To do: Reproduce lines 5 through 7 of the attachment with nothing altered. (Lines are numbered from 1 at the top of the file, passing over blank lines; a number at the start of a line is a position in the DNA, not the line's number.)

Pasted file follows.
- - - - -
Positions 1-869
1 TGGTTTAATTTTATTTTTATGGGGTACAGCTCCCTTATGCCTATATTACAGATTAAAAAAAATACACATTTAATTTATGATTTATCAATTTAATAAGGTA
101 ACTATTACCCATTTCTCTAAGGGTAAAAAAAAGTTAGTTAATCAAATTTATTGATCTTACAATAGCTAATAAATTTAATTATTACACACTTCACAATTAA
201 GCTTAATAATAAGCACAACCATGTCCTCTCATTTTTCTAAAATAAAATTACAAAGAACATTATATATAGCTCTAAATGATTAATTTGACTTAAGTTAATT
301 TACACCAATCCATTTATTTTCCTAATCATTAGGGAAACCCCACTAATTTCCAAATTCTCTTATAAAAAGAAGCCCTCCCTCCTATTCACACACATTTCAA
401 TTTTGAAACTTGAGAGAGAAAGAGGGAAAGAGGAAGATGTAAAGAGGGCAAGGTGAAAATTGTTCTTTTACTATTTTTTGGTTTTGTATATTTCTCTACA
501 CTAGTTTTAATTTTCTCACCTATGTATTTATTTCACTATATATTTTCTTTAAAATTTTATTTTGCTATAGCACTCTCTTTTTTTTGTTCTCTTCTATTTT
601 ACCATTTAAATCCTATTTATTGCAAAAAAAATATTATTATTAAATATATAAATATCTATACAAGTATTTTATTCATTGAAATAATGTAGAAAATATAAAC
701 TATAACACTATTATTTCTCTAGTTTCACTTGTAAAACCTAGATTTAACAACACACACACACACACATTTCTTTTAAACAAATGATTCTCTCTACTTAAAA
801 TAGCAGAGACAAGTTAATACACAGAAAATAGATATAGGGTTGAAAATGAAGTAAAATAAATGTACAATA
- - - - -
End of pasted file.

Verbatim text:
301 TACACCAATCCATTTATTTTCCTAATCATTAGGGAAACCCCACTAATTTCCAAATTCTCTTATAAAAAGAAGCCCTCCCTCCTATTCACACACATTTCAA
401 TTTTGAAACTTGAGAGAGAAAGAGGGAAAGAGGAAGATGTAAAGAGGGCAAGGTGAAAATTGTTCTTTTACTATTTTTTGGTTTTGTATATTTCTCTACA
501 CTAGTTTTAATTTTCTCACCTATGTATTTATTTCACTATATATTTTCTTTAAAATTTTATTTTGCTATAGCACTCTCTTTTTTTTGTTCTCTTCTATTTT